Titanic Solution

r
titanic_survival
randomforest

#1

Hi All,

Below is step wise solution for Titanic Survival challenge in R. I have used random forest to predict the survival of passenger.

Reading Data

#Changing directory
setwd("C:\\Users\\manish\\Desktop\\RData")

#load data
train <- read.csv("C:\\Users\\manish\\Desktop\\Titanic\\train1.csv", stringsAsFactors = FALSE, header = T)
test <- read.csv("C:\\Users\\manish\\Desktop\\Titanic\\test.csv", stringsAsFactors = FALSE, header = T)

Data Exploration

#Check Structure of the dataset
str(train)

#Look at the distribution target variable    
table(train$Survived)    
prop.table(table(train$Survived))

#Above you can see that survival rate is 38.38%
#Let's look at the predictor variable Sex and relation with Survival
prop.table(table(train$Sex, train$Survived),1)  

#Female has higher survival rate(74.20%) compare to Male (18.89%)
#let's look at another variable Age
summary(train$Age)

#Above you can see that Age has 177 missing values, will impute later
#Let's look at the distribution
hist(train$Age, breaks=20)

#Above, you can see different distribution for <5, 5-15 and >=15
train$Child <- 2
train$Child[train$Age <= 15] <- 1
train$Child[train$Age <= 5] <- 0
prop.table(table(train$Child, train$Survived),1)

#Above you can see, significant difference in survival rate    
#explore new variables Fare.    
summary(train$Age)
hist(train$Fare, breaks=20)    

#Above you can see that skewness in fare distribution, let's create bins for Fare

train$Fare2 <- '30+'
train$Fare2[train$Fare < 30 & train$Fare >= 20] <- '20-30'
train$Fare2[train$Fare < 20 & train$Fare >= 10] <- '10-20'
train$Fare2[train$Fare < 10] <- '<10'
prop.table(table(train$Child, train$Survived),1) #look at the survival rate across fare class

 #Similarly do for variable Pclass
 prop.table(table(train$Pclass, train$Survived),1)

#You can perform similar task for other variables and build a basic model
library(rpart) 
#model
fit <- rpart(Survived ~ Pclass + Sex + Fare + Age + SibSp + Parch + Embarked, data = train, method = 'class')    
plot(fit)
text(fit)

#predict again using rpart.control
fit <- rpart(Survived ~ Pclass + Sex + Fare + Age + SibSp + Parch + Embarked, data = train, method = 'class', control = rpart.control(minsplit = 2, cp = 0))    

Feature Engineering

# We have already created two new features like Child and Fare2
#Extract salutation from name but first combine both data frames
#Create Fare2 and Child in Test dataframe also
test$Child<-2
test$Child[test$Age<=15]<-1
test$Child[test$Age<=5]<-0
test$Fare2 <- '30+'
test$Fare2[test$Fare < 30 & test$Fare >= 20] <- '20-30'
test$Fare2[test$Fare < 20 & test$Fare >= 10] <- '10-20'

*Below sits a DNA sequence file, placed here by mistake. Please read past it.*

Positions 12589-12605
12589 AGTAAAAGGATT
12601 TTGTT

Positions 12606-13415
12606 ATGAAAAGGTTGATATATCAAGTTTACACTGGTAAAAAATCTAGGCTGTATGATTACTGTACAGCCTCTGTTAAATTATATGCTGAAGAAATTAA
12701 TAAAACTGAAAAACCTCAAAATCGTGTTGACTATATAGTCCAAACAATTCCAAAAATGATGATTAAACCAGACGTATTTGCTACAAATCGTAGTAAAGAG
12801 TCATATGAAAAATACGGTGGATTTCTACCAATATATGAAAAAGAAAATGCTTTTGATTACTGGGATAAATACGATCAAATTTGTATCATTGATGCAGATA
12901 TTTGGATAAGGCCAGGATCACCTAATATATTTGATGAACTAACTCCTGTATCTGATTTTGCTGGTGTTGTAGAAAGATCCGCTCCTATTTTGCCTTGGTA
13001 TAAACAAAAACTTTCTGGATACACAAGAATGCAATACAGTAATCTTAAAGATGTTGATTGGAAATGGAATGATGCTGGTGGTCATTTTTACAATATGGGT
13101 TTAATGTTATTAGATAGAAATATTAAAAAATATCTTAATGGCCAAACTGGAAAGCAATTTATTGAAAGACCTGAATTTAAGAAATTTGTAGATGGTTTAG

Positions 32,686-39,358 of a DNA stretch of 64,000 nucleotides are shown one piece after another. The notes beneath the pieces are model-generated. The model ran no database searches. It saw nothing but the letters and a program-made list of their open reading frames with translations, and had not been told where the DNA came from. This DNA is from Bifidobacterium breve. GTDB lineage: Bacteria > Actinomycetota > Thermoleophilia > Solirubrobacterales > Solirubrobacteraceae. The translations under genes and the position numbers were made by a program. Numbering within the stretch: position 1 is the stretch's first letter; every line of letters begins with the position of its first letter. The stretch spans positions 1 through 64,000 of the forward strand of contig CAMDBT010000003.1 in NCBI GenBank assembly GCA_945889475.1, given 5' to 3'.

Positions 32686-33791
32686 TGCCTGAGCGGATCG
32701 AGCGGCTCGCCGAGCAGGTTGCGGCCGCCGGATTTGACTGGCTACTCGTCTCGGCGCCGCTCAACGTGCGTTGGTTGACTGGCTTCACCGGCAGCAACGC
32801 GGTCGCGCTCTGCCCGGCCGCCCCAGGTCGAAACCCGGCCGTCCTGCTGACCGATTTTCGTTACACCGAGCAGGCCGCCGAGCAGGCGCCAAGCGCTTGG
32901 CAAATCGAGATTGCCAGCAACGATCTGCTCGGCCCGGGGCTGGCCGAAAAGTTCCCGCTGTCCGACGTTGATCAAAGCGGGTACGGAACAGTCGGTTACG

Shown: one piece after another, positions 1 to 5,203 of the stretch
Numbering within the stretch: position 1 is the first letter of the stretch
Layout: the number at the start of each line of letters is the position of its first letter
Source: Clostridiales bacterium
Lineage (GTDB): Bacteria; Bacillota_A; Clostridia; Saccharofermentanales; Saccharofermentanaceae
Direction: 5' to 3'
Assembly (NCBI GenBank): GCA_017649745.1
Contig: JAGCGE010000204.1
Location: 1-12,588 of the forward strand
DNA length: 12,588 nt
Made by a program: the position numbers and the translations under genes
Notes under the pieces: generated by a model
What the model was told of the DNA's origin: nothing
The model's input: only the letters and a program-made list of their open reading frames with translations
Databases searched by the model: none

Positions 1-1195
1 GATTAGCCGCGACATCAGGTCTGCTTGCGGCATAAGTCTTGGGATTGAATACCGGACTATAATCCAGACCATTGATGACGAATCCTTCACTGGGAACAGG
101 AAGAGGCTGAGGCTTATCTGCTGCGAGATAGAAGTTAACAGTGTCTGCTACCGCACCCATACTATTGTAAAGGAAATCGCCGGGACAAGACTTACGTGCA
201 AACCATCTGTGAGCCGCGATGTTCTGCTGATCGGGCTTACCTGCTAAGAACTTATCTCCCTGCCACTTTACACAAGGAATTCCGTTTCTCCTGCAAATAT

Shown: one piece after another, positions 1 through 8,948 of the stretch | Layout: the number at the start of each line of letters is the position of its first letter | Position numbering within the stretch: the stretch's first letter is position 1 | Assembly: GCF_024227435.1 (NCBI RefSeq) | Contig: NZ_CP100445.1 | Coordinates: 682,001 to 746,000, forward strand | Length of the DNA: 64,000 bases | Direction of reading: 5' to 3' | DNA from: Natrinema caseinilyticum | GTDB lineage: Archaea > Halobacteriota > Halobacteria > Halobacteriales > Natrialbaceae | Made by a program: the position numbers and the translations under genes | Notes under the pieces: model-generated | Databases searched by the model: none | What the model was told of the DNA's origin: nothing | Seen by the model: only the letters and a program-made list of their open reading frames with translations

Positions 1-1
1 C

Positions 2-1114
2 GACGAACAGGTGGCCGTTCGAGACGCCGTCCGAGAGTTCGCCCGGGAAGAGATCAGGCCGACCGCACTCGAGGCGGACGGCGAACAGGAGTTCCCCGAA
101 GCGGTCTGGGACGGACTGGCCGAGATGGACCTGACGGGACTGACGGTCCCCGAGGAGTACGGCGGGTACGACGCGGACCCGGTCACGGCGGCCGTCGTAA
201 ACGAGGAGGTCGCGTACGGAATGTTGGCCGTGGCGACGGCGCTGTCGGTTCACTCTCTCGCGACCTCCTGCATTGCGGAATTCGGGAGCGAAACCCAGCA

test$Fare2[test$Fare < 10] <- '<10'

#rbind works in data frames where number of columns are equal
test$Survived <- NA
combi <- rbind(train, test)


#string are encoded as factors by default, time to encode them as characters
combi$Name <- as.character(combi$Name)
#split the names
strsplit(combi$Name[1],split = '[,.]')
strsplit(combi$Name[1],split = '[,.]')[[1]]   #it uses double stack matrix
#fetch Mr from the characters
strsplit(combi$Name[1],split = '[,.]')[[1]][2]    

#apply this logic to all rows using sapply
combi$Title <- sapply(combi$Name, FUN = function(x){strsplit(x, split = '[,.]')[[1]][2]})
combi$Title <- sub(' ','',combi$Title)    
table(combi$Title)
    
#combine the titles which are same
combi$Title[combi$Title %in% c('Mme','Mlle')] <- 'Mlle'
combi$Title[combi$Title %in% c('Capt','Don','Major','Sir')] <- 'Sir'
combi$Title[combi$Title %in% c('Dona', 'Lady', 'the Countess','Jonkheer')] <- 'Lady'
combi$Title <- factor(combi$Title)

#Create a new variable Familysize=SibSp+Parch+1(passenger)
combi$FamilySize <- combi$SibSp + combi$Parch + 1

#fix small family category
combi$FamilyID<-'Large'    
combi$FamilyID[combi$FamilySize <= 2] <- 'Small'
prop.table(table(combi$FamilyID, combi$Survived),1)

#Impute missing values of Age    
summary(combi$Age)      
#counter missing values using predictive model
Agefit <- rpart(Age ~ Pclass + Sex + SibSp + Parch + Fare + Embarked + Title + FamilySize, data = combi[!is.na(combi$Age),], method = 'anova')
combi$Age[is.na(combi$Age)] <- predict(Agefit, combi[is.na(combi$Age),])

#check for more missing values
which(combi$Embarked == '')
combi$Embarked[c(62,830)] <- "S" #Replace with S as S has higher frequency
combi$Embarked <- factor(combi$Embarked)

summary(combi$Fare)
which(is.na(combi$Fare))
combi$Fare[1044] <- median(combi$Fare, na.rm = TRUE)

combi$Sex <- as.factor(combi$Sex)
combi$Cabin <- ifelse(combi$Cabin == "",0,combi$cabin)

Modeling

#break the data set again
train <- combi[1:891,]
test <- combi[892:1309,]

#run random forest
install.packages('randomForest')
library(randomForest)

set.seed(415)
#this makes result reproducible if run this program next time, oterwise rforest would classify model some other way

fit <- cforest(as.factor(Survived) ~ Pclass + Sex + Age + Fare2+ Child+ SibSp + Parch + Fare + Embarked + Title + FamilySize + FamilyID, data = train, controls = cforest_unbiased(ntree = 2000, mtry = 3))

Prediction <- predict(fit, test, OOB = TRUE)

submit <- data.frame(PassengerId = test$PassengerId, Survived = Prediction)
write.csv(submit, file = 'randomforestintitanic1.csv', row.names = FALSE)

Hope this helps!

Regards,
Manish


#2

Thanks @Manish for sharing this, it will definitely help newbie to have a good start. I would also suggest you to provide some insights post feature exploration.

Thx,
Manuel


#3

Manish, I can’t thank you enough for the article and forum post. Please continue to break down this method of using R to its fullest potential. I can program in R pretty well, but I can’t do the stats yet : /. I appreciate the tutorial very much.